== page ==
Revisiting April: Romney’s Themes Were the Same

With the release of a “secret video” supposedly showing presidential candidate Mitt Romney exposing his inner thoughts to a bunch of rich people about the makers versus the takers in American society, I’ve been having a strange sense that I’ve heard such things before.  And it isn’t just that this is a common argument between left and right in U.S. politics.
Rather, I recalled Romney’s saying something similar when he visited Rhode Island in April and spoke to an exclusive audience of hundreds of people and a full complement of media (liveblog).
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Russ
Russ
9 years ago

Did he also say he’d have a better shot of winning the election if he were Mexican instead of a wealthy, prep school and Harvard educated son of a govenor? I loved that one.
Or how about dismissing the Repbulican party platform’s policy of a two-state solution for Palestine? Another classic example of his foreign policy savvy. Do tell.

Sammy in Arizona
Sammy in Arizona
9 years ago

Mitt Scissorhands Romney claimed that those folks who don’t pay federal income taxes would vote for President Obama “no matter what”
Nearly all “Red’ states have the highest percentage of Americans who don’t pay income taxes, regularly vote Republican in presidential elections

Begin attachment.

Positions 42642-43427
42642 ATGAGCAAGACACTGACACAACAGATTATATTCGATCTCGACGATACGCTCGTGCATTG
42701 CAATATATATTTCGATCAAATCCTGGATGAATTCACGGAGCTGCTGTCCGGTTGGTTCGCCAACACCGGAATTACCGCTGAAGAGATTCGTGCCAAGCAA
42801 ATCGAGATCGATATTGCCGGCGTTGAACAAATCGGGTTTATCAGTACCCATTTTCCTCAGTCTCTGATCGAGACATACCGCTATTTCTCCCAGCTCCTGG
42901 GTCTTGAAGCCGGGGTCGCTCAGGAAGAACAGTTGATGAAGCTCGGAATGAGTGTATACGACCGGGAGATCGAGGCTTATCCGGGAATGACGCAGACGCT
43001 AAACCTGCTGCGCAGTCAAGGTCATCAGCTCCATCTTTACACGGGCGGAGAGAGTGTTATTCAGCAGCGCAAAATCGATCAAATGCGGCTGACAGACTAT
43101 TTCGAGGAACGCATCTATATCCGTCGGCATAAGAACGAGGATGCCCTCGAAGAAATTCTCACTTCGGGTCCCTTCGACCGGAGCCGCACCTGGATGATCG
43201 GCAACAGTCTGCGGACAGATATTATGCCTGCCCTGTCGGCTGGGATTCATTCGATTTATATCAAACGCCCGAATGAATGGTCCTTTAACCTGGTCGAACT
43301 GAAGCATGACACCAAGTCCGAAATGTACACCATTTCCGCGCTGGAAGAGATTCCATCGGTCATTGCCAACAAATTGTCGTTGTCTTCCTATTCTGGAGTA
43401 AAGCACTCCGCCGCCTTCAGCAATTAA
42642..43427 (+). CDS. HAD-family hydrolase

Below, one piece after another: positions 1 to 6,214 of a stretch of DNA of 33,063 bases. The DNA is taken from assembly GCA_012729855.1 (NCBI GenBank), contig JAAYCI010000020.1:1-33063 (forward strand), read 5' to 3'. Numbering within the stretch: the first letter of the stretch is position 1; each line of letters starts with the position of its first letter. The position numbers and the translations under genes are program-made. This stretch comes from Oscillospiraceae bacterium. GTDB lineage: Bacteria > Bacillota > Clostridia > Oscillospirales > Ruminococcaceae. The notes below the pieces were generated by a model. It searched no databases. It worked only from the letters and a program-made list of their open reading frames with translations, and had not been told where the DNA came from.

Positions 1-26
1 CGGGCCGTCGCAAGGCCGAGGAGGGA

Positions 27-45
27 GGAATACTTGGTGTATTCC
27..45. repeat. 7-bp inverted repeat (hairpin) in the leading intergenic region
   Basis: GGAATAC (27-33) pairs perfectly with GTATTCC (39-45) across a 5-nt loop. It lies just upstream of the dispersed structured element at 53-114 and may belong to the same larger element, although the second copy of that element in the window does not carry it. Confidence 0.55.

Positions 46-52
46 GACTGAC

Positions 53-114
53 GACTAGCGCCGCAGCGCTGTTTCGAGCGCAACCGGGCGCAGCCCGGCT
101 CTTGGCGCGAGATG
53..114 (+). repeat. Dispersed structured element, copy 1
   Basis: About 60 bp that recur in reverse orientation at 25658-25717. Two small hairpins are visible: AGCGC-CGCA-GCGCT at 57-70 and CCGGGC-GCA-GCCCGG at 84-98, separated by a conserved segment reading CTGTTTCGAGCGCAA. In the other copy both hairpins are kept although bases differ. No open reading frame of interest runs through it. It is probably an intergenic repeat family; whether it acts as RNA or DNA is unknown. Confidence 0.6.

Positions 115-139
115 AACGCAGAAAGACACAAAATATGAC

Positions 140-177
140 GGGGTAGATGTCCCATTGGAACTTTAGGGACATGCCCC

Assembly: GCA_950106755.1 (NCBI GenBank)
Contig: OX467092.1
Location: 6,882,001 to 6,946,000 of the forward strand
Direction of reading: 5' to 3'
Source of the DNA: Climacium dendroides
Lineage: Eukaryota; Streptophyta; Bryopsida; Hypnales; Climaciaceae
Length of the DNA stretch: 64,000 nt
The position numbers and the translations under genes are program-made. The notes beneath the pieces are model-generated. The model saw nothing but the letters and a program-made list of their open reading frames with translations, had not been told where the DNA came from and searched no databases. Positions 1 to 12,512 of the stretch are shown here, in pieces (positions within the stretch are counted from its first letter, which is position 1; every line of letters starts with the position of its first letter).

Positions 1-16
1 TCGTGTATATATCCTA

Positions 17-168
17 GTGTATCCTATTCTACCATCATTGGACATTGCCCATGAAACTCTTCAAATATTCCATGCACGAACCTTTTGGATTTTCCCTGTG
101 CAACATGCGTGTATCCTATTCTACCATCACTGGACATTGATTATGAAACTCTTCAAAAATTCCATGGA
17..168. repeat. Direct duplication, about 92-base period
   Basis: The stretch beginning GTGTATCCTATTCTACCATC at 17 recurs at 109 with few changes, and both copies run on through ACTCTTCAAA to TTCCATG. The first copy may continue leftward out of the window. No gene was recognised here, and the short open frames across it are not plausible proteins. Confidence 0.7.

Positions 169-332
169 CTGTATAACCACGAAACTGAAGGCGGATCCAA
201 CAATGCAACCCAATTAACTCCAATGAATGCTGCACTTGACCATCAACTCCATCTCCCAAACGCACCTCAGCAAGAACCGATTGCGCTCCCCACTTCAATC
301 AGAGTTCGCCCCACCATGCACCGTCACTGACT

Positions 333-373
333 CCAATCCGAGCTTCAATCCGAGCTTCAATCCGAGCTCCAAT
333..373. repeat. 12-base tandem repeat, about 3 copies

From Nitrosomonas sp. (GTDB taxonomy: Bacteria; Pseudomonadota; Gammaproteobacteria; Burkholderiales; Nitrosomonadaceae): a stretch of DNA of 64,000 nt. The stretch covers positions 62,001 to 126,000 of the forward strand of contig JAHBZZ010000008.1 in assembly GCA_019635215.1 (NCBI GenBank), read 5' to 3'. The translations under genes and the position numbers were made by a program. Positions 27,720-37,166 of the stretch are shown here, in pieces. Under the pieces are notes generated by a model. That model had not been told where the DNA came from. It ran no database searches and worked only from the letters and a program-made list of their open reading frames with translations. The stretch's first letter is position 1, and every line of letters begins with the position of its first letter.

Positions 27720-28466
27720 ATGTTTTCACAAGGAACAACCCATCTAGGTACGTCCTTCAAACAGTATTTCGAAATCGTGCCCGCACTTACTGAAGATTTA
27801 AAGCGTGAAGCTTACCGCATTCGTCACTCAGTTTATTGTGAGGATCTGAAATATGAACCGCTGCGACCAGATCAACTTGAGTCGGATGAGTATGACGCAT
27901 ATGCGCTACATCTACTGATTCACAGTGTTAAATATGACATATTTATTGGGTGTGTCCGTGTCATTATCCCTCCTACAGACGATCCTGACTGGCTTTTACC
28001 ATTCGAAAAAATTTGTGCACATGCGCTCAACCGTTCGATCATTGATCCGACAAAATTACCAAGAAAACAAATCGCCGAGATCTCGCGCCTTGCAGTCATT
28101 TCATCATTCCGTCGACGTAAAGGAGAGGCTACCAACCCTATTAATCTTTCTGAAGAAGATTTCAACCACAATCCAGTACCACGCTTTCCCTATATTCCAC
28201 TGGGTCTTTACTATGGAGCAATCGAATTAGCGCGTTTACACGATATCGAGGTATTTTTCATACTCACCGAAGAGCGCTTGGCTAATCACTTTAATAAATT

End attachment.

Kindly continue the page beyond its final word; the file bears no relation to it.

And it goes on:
“Romney is a liar” Newt Gingrich

David S
David S
9 years ago

Mitt is the perfect candidate for the republicans. For years they have advocated for tax cuts for the poor. Yes that includes saint Reagen. This was all done to keep wages low. So now we are in a place where nearly half of us cannot pay to live in this country without assistance. We can solve this problem easily. Pay people more. Then they will pay income tax. Mitt has been one of those people who have benefited most by the other system. Mitt is perfect for republicans- I was for it and then I am against it.

OldTimeLefty
9 years ago

Justin may have heard Romney’s remarks before, but apparently several Republican candidates for nation office had not:
Sen. Dean Heller (R-Nev.), who is in a tight reelection battle against Rep. Shelley Berkley (D-Nev.), has a “very different view of the world” than his party’s standard-bearer.
“And as United States Senator, I think I represent everyone, and every vote’s important. Every vote’s important in this race. I don’t write off anybody.”
Sen. Scott Brown (R-Mass.) — who is in a tight race against Elizabeth Warren split with Romney over his remarks.
New England Republican Linda McMahon, a candidate for Senate in Connecticut — who, it should be noted, was for Romney’s “47%” rhetoric before she was against it — and Rep. Allen West (R-Fla.) also disavowed Romney’s 47% remarks.
Then again Justin may have actually heard the Romney spiel, but it never creased his consciousness.
OldTimeLefty

Phil
Phil
9 years ago

I like this. Justin playing the roll of the cop on the sidewalk telling the crowd that has formed to witness the result of someone who has fallen from a building’s top floor. “Nothing to see here… everybody move back…nothing to see..”

Russ
Russ
9 years ago

btw, I totally agree with Justin that this was hardly an isoloated moment when the candidate “mispoke,” but rather the actual and unvarnished expression of his disdain for the working class. He really is “not worried about those people.” I applaud his candor. Notably the right only calls it class war when we fight back.

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